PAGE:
Slow Market for Free Agents? Or Something More? (Daryll)

The US economy is humming along quite nicely. Major League Baseball achieved record revenues of over $10 Billion last season. After several high drama, big market World Series, the sport is very relevant again and poised for future growth. So why are there still over 100 Major League free agents still on the market and team payrolls expected to drop for the first time since 2009?

You wouldn’t know this would happen in November. When Giancarlo Stanton was traded to the Yankees and it looked like teams would quickly be jumping into the market to build their 2018 rebuttal to the Houston Astros. It appeared imminent that the rival Red Sox would sign 2nd half superstar J.D. Martinez. Then?




Teams have committed less than $285M to players than their 2017 Opening Day salaries and while some superstars remain on the market that will be signed like J.D. and Jake Arrieta, at what kind of market discount?

Taylor Swift notes that “players want to play, play, play…” but as Commissioner Manfred waits for a pace of play proposal response they are telling the Commish: “Look what you made me do.”. They are drawing out the response and asking Mr. Manfred what HE is going to do about getting these players signed.

We are in February now – 11 days before pitchers and catchers report – and Jake Arrieta and Yu Darvish don’t know where they will be reporting yet. Is this insane?

Is this the result of teams looking to save money, make profit and focus on youth – or something more nefarious?

As for the players using the pace of play as a bargaining chip, Rob Manfred had this to say:

“The players seemed to be saying that pace of game was a problem, it’s a problem that needs to be addressed, but we don’t like clocks,” Manfred said. “Our proposal then was, ‘Let’s see how year one goes.’ If in fact we get a reduction in our game time … there would be no clock in the second year of the agreement either. What we tried to explain in the process of making the proposal was, we were trying to put control over whether or not a clock went on the field in the hands of the players. We are waiting for a response to that proposal.”

I don’t think this will take the players very far. The Commissioner has the ability to push the changes he has proposed forward anyway, it is more of a passive-aggressive move anyway.

Right now the Milwaukee Brewers are the runaway favorites to make the biggest payroll jump after falling games short of the playoffs last year. They went big with the Lorenzo Cain signing and trade for Christian Yelich.

What about the other close teams that need to make that push? As more teams adopt a “tanking” approach to pay with cheap players while they build up the farm system then going for it which has been a proven success for the Royals in 2015, Cubs in 2016, and Astros in 2017, WHO is that team this year?

What about the Atlanta Braves, who have the #1 ranked farm system? What about the Nationals who are facing the prospect of the last guaranteed year of Bryce Harper? What about the Cubs – who will be losing half of their rotation – and clearly need bullpen help after watching Carl Edwards Jr pitch his arm halfway off during last years NLCS.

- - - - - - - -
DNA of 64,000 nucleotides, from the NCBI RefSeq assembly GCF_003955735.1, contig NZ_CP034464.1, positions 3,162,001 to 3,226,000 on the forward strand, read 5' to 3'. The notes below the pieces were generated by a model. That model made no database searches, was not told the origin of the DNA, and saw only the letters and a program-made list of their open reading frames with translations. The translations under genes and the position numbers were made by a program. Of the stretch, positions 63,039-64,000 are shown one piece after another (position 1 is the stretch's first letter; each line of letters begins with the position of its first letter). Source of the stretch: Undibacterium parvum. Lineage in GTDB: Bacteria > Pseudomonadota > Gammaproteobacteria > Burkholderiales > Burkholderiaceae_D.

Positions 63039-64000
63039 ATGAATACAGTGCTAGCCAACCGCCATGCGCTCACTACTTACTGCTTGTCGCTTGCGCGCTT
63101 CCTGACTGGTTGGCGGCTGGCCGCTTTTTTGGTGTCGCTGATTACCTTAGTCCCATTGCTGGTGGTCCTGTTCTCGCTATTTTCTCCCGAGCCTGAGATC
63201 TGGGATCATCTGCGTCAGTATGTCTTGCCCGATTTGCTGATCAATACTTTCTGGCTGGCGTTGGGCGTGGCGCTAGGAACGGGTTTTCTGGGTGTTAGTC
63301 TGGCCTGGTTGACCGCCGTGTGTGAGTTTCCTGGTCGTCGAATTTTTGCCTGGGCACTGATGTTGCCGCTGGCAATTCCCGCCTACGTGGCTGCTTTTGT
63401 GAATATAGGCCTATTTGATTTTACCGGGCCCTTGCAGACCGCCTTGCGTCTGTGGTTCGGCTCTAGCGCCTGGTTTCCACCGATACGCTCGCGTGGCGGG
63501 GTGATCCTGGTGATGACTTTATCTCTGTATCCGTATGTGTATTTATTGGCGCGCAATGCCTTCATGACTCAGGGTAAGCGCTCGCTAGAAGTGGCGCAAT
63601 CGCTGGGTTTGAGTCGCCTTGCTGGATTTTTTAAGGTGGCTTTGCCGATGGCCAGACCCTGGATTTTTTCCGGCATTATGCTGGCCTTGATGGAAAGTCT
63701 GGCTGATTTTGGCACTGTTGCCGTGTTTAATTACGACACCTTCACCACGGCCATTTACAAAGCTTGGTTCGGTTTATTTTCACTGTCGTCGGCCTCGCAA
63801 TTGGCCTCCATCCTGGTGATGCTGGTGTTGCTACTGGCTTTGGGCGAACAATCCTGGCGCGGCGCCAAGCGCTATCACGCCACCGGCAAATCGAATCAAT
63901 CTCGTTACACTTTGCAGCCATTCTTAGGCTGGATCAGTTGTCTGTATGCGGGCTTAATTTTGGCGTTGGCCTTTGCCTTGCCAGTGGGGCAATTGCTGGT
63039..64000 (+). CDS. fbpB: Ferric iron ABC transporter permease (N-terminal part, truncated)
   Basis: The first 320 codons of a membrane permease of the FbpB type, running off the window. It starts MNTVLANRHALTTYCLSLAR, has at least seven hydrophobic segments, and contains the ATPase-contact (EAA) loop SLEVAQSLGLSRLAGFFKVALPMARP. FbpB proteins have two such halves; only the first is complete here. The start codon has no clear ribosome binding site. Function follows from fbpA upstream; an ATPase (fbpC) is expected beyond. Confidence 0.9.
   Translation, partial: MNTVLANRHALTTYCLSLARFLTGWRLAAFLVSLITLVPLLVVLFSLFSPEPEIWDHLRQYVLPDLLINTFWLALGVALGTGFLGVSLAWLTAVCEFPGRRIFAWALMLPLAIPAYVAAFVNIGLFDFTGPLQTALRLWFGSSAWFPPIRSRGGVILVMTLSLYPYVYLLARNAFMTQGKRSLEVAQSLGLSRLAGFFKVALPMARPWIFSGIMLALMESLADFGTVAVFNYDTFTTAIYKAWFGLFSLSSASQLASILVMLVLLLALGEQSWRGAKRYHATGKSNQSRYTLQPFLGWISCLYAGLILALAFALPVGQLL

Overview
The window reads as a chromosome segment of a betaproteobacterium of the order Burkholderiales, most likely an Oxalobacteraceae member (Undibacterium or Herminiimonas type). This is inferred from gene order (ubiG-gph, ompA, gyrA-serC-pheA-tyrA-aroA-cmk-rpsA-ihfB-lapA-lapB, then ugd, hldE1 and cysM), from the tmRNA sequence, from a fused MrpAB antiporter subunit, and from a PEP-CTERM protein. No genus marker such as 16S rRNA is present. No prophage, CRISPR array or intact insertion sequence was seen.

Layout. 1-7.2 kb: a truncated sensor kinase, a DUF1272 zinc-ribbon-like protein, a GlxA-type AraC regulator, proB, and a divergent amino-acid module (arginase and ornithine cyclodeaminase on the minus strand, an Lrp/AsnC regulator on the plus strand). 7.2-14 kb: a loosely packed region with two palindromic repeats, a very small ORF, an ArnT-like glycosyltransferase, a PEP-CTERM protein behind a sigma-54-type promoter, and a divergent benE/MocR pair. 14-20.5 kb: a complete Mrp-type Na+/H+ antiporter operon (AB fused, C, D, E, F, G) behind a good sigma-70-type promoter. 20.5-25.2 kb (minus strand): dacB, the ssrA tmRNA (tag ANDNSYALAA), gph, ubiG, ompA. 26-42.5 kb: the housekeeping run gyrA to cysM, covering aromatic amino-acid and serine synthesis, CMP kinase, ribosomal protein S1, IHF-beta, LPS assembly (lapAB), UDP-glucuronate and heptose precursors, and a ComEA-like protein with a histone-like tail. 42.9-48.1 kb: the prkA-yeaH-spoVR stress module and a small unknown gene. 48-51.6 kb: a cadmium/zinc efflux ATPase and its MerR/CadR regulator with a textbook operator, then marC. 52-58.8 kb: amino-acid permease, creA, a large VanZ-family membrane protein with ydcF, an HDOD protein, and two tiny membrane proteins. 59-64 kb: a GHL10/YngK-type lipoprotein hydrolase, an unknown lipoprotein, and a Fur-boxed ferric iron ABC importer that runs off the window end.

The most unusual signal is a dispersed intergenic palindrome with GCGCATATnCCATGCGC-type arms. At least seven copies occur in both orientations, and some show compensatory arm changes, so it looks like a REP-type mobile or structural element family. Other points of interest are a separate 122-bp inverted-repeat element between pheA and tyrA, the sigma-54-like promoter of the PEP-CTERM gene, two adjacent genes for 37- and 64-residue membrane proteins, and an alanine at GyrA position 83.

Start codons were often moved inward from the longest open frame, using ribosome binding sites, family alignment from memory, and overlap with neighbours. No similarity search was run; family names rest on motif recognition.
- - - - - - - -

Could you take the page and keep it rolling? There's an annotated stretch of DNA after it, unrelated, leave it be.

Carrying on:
The word collusion should send shudders down the spine of any sports fan. Next, to gambling, it implies that we watch for, root for, pray for is all fake. Yet in Major League Baseball we have seen this before. Commissioner Peter Ueberroth in 1987 was forced to resign as commissioner of Major League Baseball after it was found he led the owners to collusion in the offseasons of 1985 and 1986. It was found

“at the Winter Meetings in San Diego that winter, the idea of ‘fiscal responsibility’ was preached to ownership. A list of the 62 players who filed for free agency was circulated to all teams and a message was sent to avoid the free agent market until a player was ‘released’ by their former club, meaning a team would have to make it public that a player no longer fit in their plans.”

Kirk Gibson was the biggest case for this secret as explained in this great FanGraphs article and it is true no one really fits that same bill in 2017/18. After a couple years of being ignored, he did find a deal with the Dodgers. Of course, that one turned out pretty well.

Now charges of collusion are appearing again. Agent Brodie Van Wagenen is threatening a boycott and makes this claim:

“Many club presidents and general managers with whom we negotiate with are frustrated with the lack of funds to sign the plethora of good players still available, raising further suspicion of institutional influence over the spending. Even the algorithms that have helped determine player salaries in recent years are suggesting dramatically higher values than owners are willing to spend.”

Of course, these kind of claims are serious and must be investigated earnestly. MLBPA Chief Tony Clark issues this statement in response that free agency is the”cornerstone of baseball’s economic system. Each time it has been attacked, Players, their representatives and the Association have united to defend it.”

So here we are again. Two weeks before pitchers and catchers report. Only a couple of more weeks before everyone reports. Over 100 players, many of whom can make a significant difference in the fate of the 2018 World Series Champion remain unsigned?

Slow market? Penny-pinching owners? Or collusion?

3 thoughts on “Slow Market for Free Agents? Or Something More? (Daryll)

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